Kirby and the Rainbow Curse Wii U Review
The pink puffball rides again. Kirby’s first official foray onto the Wii U (not including his appearance in Super Smash Bros) is another cute and fun adventure that brings to the table something the console has been lacking: games that utilize the touchpad. However, some of that ends up as problems, however minor, for the game itself.
In this spiritual follow-up to Kirby’s Canvas Curse on the Nintendo DS, Kirby is just chilling out and having a good time, about to eat and be merry, when suddenly all of the color is sucked out of the world, leaving everything gray and frozen. Out of the hole that appeared in the sky, however, a sentient paintbrush girl named Elline comes down and restores color to Kirby and his nearby friend, Waddle Dee. It turns out that Elline’s sister, Claycia, has decided to steal all the color because, you know, evil. The two sisters had created a bunch of creatures that end up becoming your enemies under the hands of Claycia, who literally sends a pair of evil hands after you routinely throughout the game. Now it’s up to Kirby (and up to three Waddle Dees) to save Popstar from the evil that has befallen it.
This game takes its cues from Canvas Curse, where the player must draw rainbow lines to allow Kirby to move around the environment and reach heights not previously attainable. An ink meter in the top left shows you how much you have left before you’re unable to draw any more lines, though the wait time is very short until you’re back in action. One problem in this, the main attraction of the game, is that controlling Kirby via lines and taps isn’t always very fluid. Sometimes Kirby will find it necessary to start moving backwards, forcing you to block him off and right the ship. Other times he won’t listen at all, though this doesn’t happen often enough to create too much annoyance. There is also a special ability upon getting 100 stars: the ability to charge up with a touch and hold on the gamepad, allowing Kirby to become giant-sized and to fly across the screen like a missile. It’s useful to break through steel blocks, which otherwise would remain inaccessible.
Another cue Rainbow Curse takes from a Masahiro Sakurai-directed game is from Super Smash Bros in the goodies you can get. Throughout each stage are five treasure chests you can find and collect (see: giant-sized Kirby), which contain either trophies or music. The descriptions on the trophies are very amusing to read (well worth it to look through each one), and the music is a treat to listen to. All of your collectibles are in one area, and the sound test has a combination of new music from the game and old music from previous entries in the Kirby franchise. While listening to some of Kirby’s old hits is always fun, it’s nice to hear his new cuts, as the game continues bringing great music to the franchise. There are also diary pages, which can be collected at the end of the game via a rotating circle (you can also get extra lives or stars, but the diary pages are the only thing really worth concentrating on). They’re short but cute, with little illustrations from Elline.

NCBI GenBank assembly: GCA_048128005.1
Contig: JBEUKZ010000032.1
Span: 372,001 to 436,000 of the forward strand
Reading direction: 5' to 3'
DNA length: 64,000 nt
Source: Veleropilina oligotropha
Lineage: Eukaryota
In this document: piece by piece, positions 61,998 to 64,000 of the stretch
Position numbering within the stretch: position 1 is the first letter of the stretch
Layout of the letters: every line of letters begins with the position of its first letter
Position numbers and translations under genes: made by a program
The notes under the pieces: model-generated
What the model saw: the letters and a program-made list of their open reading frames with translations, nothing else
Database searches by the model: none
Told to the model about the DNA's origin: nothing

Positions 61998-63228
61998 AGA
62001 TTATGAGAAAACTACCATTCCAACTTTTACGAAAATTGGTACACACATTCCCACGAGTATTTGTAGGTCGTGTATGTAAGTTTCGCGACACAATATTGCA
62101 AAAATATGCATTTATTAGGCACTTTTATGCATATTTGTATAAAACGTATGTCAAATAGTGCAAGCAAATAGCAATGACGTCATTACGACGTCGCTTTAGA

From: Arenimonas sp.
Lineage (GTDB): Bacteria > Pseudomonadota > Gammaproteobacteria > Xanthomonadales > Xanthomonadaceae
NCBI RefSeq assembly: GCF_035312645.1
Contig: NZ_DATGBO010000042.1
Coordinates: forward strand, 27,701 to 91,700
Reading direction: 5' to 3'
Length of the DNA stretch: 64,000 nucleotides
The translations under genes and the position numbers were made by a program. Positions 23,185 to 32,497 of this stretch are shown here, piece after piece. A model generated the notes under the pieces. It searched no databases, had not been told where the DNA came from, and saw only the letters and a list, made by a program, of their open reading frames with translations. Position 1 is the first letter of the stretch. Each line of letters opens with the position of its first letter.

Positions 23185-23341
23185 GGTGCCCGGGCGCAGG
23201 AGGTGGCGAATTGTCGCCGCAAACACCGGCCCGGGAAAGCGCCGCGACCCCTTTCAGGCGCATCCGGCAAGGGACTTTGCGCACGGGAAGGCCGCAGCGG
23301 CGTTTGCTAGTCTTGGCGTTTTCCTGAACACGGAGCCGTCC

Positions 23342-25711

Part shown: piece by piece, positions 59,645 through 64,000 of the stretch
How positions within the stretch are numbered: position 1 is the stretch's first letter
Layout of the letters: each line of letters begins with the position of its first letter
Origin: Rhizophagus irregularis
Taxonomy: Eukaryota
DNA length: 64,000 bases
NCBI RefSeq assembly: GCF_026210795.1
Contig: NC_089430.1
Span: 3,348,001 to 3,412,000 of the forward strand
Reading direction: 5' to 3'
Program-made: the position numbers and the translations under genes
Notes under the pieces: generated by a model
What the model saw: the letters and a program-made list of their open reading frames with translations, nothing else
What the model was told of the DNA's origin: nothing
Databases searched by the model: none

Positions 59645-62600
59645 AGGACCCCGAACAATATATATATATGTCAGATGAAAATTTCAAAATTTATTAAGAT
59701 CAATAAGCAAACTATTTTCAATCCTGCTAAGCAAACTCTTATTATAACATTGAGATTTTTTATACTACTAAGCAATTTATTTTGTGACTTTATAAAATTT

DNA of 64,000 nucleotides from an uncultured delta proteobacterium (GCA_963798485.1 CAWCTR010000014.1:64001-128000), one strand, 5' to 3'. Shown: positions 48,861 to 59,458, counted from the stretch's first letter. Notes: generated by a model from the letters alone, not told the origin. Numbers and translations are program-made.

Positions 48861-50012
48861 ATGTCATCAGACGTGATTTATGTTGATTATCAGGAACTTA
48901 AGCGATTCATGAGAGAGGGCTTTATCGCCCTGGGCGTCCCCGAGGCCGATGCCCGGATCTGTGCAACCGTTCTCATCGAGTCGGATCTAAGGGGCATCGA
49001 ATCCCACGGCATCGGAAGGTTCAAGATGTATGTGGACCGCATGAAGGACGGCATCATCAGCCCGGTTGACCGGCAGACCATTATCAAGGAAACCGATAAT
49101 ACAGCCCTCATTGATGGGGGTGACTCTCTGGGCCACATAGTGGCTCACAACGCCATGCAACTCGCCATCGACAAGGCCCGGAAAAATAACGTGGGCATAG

One new thing that was absent from Canvas Curse (though was present in Kirby’s Return to Dreamland) is multiplayer. One Kirby and three Waddle Dees can team up through drop-in/drop-out co-op to save the world. In truth though, the Kirby player may get the short end of the stick here. Playing as Waddle Dee is more akin to Kirby’s normal platformers (like Kirby 64). You get to walk around under your own power, float around, and attack enemies and other plot progressers with a spear. You can even walk on Kirby’s rainbow lines, almost turning Kirby into an artistic escort. The only issue to playing as Waddle Dee is the strange inertia he has: occasionally you’ll find yourself forced into the direction you chose, having to wait until he’s nice and situated before turning the other way. This can be problematic, especially when standing atop the lines and finding yourself stuck in mid-air. The lines can also bar you from progress, as Waddle Dee cannot bypass them. This leads to getting stuck behind or under lines, waiting until either they’ve vanished or Kirby’s progressed far enough that you automatically teleport to him. Of course, Kirby isn’t entirely useless. After all, you’re not allowed to enter doors unless you’re Kirby, and only he can break steel bars.
The artwork within the levels is very beautiful. The careful crafting of the clay is apparent in every level, and the environment even reacts appropriately, such as giving way slightly when Kirby bounces off the ground. It all looks gorgeous, and shows off the care that was put into creating the clay environment. With only 28 levels though, the game can feel sort of short, and relatively easy due to the amount of lives you’ll accrue. There’s still challenge however, especially since you can at least die, unlike in Kirby’s Epic Yarn. Besides collecting all of the treasure chests and diary pages, there are also challenge stages that open up upon beating a level. These come down to retrieving treasure chests in a small amount of time (15 seconds), and some can be very difficult to beat. These help give the game some extra playability, and are a lot of fun in their own right.
Despite some issues with controlling Kirby via the lines, the game wouldn’t be the same without it. It’s cute, charming, and lots of fun, with enough challenge to stand up on its own right among other platformers. It also helps to not involve any of the sometimes-cringe worthy dialogue from Epic Yarn. I blame the yarn indeed. For any fan of platformers, this is a game worthy of your shelf space.